Mismanagement of Talent: Employability and Jobs in the Knowledge Economy

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Overview


This book lifts the veneer of 'employability', to expose serious problems in the way that future workers are trying to manage their employability in the competition for tough-entry jobs in the knowledge economy; in how companies understand their human resource strategies and endeavor to recruit the managers and leaders of the future; and in the government failure to come to terms with the realities of the knowledge-based economy. The demand for high-skilled, high waged jobs, has been exaggerated. But it is something that governments want to believe because it distracts attention from thorny political issues around equality, opportunity, and redistribution. If it is assumed that there are plenty of good jobs for people with the appropriate credentials then the issue of who gets the best jobs loses its political sting. But if good jobs are in limited supply, how the competition for a livelihood is organized assumes paramount importance. This issue, is not lost on the middle classes, given that they depend on academic achievement to maintain, if not advance the occupational and social status of family members. The reality is that increasing congestion in the market for knowledge workers has led to growing middle class anxieties about how their off-spring are going to meet the rising threshold of employability that now has to be achieved to stand any realistic chance of finding interesting and rewarding employment. The result is a bare-knuckle struggle for access to elite schools, colleges, universities and jobs. This book examines whether employability policies are flawed because they ignore the realities of 'positional' conflict in the competition for a livelihood, especially as the rise of mass higher education has arguably done little to increase the employability of students for tough-entry jobs. It will be of interest to anyone looking to understand the way knowledge-based firms recruit and how this is influenced by government policy, be they Researchers, Academics and Students of Business and Management, Industrial Relations, Human Resource Management, Politics or Sociology; Human Resource Management or Recruitment Professionals; or job candidates.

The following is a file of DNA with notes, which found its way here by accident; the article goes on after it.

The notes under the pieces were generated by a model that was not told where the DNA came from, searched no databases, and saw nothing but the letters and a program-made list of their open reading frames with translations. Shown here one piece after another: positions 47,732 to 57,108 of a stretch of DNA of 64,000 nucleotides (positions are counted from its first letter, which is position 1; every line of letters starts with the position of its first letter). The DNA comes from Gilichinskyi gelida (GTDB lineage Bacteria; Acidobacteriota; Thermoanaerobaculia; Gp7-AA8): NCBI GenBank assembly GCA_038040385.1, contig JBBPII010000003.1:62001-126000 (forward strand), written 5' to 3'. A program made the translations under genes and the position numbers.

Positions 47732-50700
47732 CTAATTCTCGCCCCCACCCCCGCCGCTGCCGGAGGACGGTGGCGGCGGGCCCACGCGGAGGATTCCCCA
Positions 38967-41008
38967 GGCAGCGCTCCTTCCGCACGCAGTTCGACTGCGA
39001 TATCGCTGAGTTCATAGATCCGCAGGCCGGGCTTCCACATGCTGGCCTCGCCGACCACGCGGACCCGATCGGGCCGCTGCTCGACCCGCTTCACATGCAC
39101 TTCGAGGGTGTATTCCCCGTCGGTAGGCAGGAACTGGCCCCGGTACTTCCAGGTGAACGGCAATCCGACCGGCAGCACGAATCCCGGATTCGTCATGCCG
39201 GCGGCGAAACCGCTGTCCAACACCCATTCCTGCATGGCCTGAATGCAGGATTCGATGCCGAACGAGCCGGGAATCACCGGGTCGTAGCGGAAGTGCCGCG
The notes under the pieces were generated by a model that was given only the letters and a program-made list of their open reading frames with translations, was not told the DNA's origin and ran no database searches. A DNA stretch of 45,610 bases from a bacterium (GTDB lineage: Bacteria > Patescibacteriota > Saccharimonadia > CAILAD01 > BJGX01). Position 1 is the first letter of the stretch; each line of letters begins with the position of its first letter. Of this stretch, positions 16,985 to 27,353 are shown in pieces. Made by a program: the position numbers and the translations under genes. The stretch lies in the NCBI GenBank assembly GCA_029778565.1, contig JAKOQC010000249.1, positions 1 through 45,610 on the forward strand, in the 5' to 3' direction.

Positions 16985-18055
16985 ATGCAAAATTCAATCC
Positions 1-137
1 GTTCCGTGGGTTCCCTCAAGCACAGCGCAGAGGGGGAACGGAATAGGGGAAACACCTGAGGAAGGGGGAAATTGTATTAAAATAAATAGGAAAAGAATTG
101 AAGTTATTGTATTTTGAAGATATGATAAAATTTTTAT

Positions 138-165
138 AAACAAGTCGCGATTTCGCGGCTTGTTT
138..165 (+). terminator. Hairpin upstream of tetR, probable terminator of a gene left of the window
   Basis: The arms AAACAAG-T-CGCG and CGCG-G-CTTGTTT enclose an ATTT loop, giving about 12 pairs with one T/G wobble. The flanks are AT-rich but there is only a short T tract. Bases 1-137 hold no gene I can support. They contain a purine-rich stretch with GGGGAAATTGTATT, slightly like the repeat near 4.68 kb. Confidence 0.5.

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Editorial Reviews

From the Publisher

"Focusing on the competition for fast track managerial jobs, Brown and Hesketh present interview-based case studies of diverse private and public sector organizations and policy stakeholders. They discuss the misleading link between the expansion of higher education and the demand for knowledge workers and assumptions about talent. They argue that the view that everyone with the appropriate skills is employable does not take into account power differences in individuals and groups.--Reference & Research Book News

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Product Details

  • ISBN-13: 9780199269532
  • Publisher: Oxford University Press, USA
  • Publication date: 9/1/2004
  • Pages: 288
  • Product dimensions: 9.30 (w) x 6.20 (h) x 1.00 (d)

Meet the Author

Phillip Brown is a Professor in the School of Social Sciences, Cardiff University. He is author of a number of books, including High Skills: Globalization, Competitiveness, and Skill Formation (OUP 2001). Anthony Hesketh is a Lecturer at Lancaster University Management School.

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Table of Contents

1. The Promise
2. The New Competition
3. What Knowledge Economy?
4. War for Talent
5. The Science of Gut Feelings
6. Players and Purists
7. Picking Winners
8. The Mismanagement of Talent
9. The Great Training Robbery

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